THEATRE REVIEW: Brassed Off, St Nicolas Players, South Holland Centre, Spalding, runs from Wednesday until Saturday
St Nicolas Players have taken on one of their darkest and most challenging productions in the form of Brassed Off.
Brought to the cinema in 1996 as a film starring Ewan McGregor, Tara Fitzgerald, Stephen Tompkinson, Sue Johnston and the late Pete Postlethwaite, Brassed Off is set in a South Yorkshire mining town.
During the time of John Major's 1990-97 Conservative Government, Grimley Colliery is set to close after a review finds it to be no longer "economically viable".
As a result, 1,200 jobs will losses in a dying town which will also see the end of its 100-year-old brass band.
Whilst the miners' wives, led by Rita (Linda Smith) and Vera (Colette Buchanan-Gray), fight to save the colliery, their husbands resign themselves to life on the dole, with no prospect of finding work.
Veteran colliery band conductor Danny (Martin Tyrrell) wants to salvage Grimley's pride by winning a national brass band competition.
But to do so, Danny has to motivate a motley crew of downcast musicians, including his son Phil (Robert Nicholls), Harry (Paul Coleman), Jim (Nick Fletcher) and Andy (Joe Dickinson).
Overshadowing the band's chances of success in the competition at London's Royal Albert Hall is Danny's failing health, Phil's crumbling family life and Andy's turbulent love life after the return to Grimley of childhood sweetheart Gloria (Dominique Spinks).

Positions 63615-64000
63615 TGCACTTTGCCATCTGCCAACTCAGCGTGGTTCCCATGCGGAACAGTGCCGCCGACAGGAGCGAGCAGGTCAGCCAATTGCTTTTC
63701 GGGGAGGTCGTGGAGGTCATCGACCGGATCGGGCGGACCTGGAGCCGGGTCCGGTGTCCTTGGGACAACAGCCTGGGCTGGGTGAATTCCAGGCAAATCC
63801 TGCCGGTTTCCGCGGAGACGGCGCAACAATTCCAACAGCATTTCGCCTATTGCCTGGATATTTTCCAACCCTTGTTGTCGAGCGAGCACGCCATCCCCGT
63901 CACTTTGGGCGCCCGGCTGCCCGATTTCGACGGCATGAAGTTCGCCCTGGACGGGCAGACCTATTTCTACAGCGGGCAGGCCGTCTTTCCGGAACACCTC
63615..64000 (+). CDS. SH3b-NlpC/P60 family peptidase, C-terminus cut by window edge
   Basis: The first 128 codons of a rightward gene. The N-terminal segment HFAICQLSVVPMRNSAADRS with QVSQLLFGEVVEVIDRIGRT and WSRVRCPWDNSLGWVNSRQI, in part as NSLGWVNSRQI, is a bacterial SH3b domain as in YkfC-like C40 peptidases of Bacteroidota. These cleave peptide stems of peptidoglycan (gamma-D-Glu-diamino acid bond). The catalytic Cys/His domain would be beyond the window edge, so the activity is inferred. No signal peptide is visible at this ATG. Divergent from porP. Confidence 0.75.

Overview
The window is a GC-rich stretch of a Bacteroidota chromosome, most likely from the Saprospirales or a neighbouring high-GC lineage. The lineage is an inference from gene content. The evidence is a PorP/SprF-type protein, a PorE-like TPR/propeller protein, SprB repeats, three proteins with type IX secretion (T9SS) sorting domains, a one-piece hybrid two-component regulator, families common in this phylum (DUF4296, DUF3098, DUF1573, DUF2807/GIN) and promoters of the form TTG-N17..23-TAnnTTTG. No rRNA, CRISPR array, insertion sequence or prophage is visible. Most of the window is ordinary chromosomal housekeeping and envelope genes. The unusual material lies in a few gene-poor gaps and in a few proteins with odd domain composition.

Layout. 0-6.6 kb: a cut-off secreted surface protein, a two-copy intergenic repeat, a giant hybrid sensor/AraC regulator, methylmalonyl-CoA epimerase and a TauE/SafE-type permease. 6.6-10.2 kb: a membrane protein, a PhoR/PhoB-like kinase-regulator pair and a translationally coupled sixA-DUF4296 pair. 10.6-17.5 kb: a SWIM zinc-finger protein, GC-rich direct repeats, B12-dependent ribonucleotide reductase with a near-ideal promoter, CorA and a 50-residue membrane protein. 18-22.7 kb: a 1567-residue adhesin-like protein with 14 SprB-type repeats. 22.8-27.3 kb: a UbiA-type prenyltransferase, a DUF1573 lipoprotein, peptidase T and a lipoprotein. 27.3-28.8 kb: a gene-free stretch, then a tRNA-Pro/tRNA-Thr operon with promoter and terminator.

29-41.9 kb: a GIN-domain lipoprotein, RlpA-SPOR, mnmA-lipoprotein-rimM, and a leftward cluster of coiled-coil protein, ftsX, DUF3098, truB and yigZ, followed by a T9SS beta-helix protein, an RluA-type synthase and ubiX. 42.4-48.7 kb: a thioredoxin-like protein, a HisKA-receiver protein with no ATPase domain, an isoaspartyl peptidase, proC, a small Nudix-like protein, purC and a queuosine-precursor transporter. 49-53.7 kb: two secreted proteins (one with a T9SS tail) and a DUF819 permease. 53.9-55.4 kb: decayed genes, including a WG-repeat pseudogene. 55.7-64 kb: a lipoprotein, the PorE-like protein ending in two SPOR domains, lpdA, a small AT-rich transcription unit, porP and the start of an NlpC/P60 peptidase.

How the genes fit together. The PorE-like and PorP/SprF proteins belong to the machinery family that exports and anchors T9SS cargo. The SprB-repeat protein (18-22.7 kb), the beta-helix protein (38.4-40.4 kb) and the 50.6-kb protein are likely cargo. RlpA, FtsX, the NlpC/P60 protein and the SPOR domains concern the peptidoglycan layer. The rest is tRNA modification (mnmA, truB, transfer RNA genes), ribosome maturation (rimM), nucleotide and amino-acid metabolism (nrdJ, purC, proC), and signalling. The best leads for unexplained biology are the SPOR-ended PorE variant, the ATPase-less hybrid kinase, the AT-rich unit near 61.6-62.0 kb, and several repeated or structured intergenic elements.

Themes of family breakdown, living on the breadline, corporate deception and even attempted suicide mean Brassed Off is far either slapstick, situation or stand-up comedy.
Yet audiences going to Spalding's South Holland Centre, where the play starts tonight (Wednesday) and runs until Saturday, will see three memorable performances.
The first is from director Martin Tyrrell himself who stepped into the role of Danny at short notice.
Secondly, Robert Nicholls delivers a repeat of his standout starring role in last year's One Man, Two Guvnors, with help from Emma Dobson, who plays Phil's long-suffering wife Sandra, and exciting young talent Joe Smith (one of the highlights of Act II Theatre Company's Ghostly Tales last October) as son Shane.
But the biggest revelation is the band, wearing the uniform of real-life, County Durham-based Murton Colliery Band which genuinely did close down this summer.
The play's musical directors, Tony Fell, Ed Mason and Chris Brown, have as big a part to play in the success of Brassed Off as the cast and crew.
Review by Winston Brown
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